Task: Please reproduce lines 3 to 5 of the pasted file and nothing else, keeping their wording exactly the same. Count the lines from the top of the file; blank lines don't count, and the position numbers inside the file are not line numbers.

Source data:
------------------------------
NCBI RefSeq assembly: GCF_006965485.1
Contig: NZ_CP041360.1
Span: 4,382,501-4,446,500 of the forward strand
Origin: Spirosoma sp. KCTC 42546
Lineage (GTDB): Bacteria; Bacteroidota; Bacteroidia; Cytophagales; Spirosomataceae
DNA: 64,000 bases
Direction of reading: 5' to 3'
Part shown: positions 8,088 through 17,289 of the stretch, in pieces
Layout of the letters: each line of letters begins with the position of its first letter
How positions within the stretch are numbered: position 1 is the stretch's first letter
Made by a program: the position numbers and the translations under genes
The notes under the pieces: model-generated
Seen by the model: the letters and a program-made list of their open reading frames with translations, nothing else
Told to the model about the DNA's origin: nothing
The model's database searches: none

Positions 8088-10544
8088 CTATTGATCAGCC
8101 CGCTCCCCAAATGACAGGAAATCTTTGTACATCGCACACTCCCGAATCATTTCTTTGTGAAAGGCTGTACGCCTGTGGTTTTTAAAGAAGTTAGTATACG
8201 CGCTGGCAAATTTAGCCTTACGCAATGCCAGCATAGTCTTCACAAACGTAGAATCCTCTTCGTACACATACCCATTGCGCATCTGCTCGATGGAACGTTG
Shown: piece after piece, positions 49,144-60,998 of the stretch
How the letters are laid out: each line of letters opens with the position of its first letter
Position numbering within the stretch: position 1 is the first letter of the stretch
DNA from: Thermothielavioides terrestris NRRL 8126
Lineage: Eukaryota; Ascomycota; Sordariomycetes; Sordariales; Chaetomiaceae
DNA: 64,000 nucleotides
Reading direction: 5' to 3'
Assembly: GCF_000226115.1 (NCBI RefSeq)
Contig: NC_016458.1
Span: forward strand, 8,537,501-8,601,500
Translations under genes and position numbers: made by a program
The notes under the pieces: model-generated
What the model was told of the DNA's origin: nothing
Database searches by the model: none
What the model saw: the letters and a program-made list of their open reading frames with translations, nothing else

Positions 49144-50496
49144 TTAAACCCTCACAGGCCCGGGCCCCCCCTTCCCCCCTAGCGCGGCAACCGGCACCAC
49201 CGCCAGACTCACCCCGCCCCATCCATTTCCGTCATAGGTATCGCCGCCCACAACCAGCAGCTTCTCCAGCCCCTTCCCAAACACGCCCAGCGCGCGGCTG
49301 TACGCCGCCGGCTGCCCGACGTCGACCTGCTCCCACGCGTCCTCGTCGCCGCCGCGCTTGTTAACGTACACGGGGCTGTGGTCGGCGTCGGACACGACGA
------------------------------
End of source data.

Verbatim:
Span: 4,382,501-4,446,500 of the forward strand
Origin: Spirosoma sp. KCTC 42546
Lineage (GTDB): Bacteria; Bacteroidota; Bacteroidia; Cytophagales; Spirosomataceae